The Children of D’Hara by Terry Goodkind excerpt posted with permission from Head of Zeus.
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Chapter 1 Excerpt
“I have come to accept your surrender.” Richard’s brow drew down as he leaned an elbow on the padded leather arm of the massive chair he was in. He was more perplexed than troubled.
The rotund man was wearing formal white robes ornately embroidered in gold designs that added an air of dignity to his pear shape. He stood patiently at the head of a line of supplicants stretching back into the distance of the enormous, vaulted room. Windows high up to the side let in streamers of hazy afternoon light that gave the vast room an almost spiritual quality. Fat black marble columns, variegated with red and gold veins, rose up in a tight row to each side of the long room. Gilded capitals atop the columns supported balconies where large crowds watched the proceedings along with the people on the main floor in the shadows behind the columns.
At the head of the room, behind Richard and Kahlan sitting in stately chairs at a heavy table on a raised platform, a ring of leaded- glass windows surrounded a two-story-high, carved white marble medallion depicting the long lineage of the House of Rahl. It was an impressive seat of power. Growing up in the woods of Hartland, Richard could never have imagined such a place, much less imagined himself sitting at the head of it.
Nearby, palace officials and their aides stood ready to assist with anything needed. Heavily armed men of the First File, between Richard and Kahlan and the rest of the roomful of people, did their best to remain inconspicuous, mostly staying out of the way toward the sides. Behind Richard and Kahlan, in front of the massive marble medallion, six Mord-Sith stood at ease.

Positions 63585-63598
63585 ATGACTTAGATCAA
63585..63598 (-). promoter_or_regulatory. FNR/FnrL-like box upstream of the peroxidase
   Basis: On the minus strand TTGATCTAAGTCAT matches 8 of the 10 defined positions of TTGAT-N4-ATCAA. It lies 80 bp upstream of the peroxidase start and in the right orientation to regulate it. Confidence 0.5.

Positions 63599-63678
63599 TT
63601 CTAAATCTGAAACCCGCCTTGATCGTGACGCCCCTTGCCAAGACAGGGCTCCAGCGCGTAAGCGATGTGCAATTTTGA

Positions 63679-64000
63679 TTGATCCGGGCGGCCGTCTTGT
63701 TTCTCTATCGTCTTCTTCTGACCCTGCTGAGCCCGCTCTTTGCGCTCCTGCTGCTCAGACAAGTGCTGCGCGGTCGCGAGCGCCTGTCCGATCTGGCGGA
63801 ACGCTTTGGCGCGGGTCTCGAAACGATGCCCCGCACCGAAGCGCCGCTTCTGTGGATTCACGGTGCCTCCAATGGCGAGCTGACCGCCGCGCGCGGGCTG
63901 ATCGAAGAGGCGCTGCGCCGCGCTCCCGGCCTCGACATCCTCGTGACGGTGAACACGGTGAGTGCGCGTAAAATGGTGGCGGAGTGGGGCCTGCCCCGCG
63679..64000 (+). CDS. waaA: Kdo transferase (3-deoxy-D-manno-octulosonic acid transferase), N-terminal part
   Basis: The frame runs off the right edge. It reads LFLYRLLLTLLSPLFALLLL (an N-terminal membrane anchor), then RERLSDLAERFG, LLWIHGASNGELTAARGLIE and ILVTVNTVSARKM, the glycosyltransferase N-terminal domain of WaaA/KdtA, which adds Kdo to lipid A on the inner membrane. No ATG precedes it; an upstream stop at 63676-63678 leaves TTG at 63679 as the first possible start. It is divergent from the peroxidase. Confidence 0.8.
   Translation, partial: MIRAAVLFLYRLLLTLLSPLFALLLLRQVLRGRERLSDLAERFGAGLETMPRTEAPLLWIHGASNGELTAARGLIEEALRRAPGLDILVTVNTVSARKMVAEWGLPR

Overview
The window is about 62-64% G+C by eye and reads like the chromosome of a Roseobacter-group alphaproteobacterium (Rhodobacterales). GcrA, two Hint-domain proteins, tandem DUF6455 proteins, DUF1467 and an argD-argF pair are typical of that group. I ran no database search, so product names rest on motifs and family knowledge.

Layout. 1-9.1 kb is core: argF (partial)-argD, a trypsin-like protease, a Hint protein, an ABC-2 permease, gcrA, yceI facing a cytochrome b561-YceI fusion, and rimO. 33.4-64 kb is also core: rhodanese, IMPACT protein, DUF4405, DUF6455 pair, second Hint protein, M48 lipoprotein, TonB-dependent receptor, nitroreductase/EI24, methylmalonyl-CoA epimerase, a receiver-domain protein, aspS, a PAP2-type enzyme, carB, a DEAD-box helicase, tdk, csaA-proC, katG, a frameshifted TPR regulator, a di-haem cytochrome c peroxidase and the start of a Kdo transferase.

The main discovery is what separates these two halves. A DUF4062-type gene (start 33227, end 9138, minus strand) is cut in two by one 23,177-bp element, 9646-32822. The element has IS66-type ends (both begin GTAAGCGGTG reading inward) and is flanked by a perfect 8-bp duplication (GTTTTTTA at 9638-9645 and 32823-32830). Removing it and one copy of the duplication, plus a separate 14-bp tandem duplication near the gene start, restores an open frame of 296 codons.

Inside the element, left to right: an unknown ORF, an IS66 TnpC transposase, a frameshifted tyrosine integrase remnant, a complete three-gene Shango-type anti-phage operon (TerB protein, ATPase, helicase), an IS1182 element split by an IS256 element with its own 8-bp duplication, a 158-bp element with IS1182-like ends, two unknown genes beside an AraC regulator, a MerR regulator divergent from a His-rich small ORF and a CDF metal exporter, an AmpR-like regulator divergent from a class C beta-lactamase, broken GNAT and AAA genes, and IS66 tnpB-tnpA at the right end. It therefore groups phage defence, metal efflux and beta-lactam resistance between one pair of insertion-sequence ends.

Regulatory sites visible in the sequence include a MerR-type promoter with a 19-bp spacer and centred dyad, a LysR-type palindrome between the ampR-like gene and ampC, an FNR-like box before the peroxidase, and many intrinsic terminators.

Five of the Mord-Sith wore their white leather outfits. One, Vika, was wearing red. Richard had requested that they all wear white for the occasion so as to appear less menacing, it being a time of peace, after all. Vika had said that she was there to protect the Lord Rahl and if she looked menacing, all the better. Richard had long ago learned that life was easier if he let Mord-Sith have their way with petty issues. He knew that if it was vital, they would follow his orders. To the death if need be.
The people to each side on the main floor and up in the balconies, everyone from farmers to nobility, all fell silent as they waited to hear what the Lord Rahl would say in response to such an outlandish demand. The heavyset man in gold-embroidered white robes waited as well.
Beneath an elaborate white cloak pushed open in front by his substantial girth, silver chains around his neck just below the folds of false chins held a variety of small ornaments that reminded Richard of symbols of rank that army officers wore on their uniforms for formal occasions.
Richard remembered seeing similarly dressed people in an open tent down in the market at the base of the enormous plateau that supported the sprawling People’s Palace. The people down in the market and tent city had been gathering for weeks to have a chance to witness the kind of event that had never taken place in their life- times—or to profit from it.
“My surrender,” Richard repeated in a quiet voice into the hushed air. “My surrender of what?”
Some of the nearby soldiers and court attendants chuckled. When they did, many of the people watching joined in to giggle with them. Or, at least they did until they saw that Richard was not amused.
His gaze flicked to Kahlan, seated beside him behind the table where supplicants could place maps, contracts, and other documents for their review. Besides the white dress of the Mother Confessor, he saw Kahlan was wearing her Confessor face. Her long hair gleamed in the light coming from the ring of windows behind them. He couldn’t imagine a good spirit looking any more striking.
Her beautiful features revealed nothing of what she might be thinking. Despite how unreadable and dispassionate she may have appeared to others, Richard could read the fire in that calm expression. Were she a wolf, her ruff would be standing up.
Richard leaned toward her, wanting to know why she seemed to be seething. She finally broke eye contact with the man and leaned toward Richard to speak in a confidential tone.
“This man is from Estoria. The medals and awards around his neck mark him as the consul general.” She stole a brief look at the man. “I think I may have met him once or twice, long ago when he was less important.”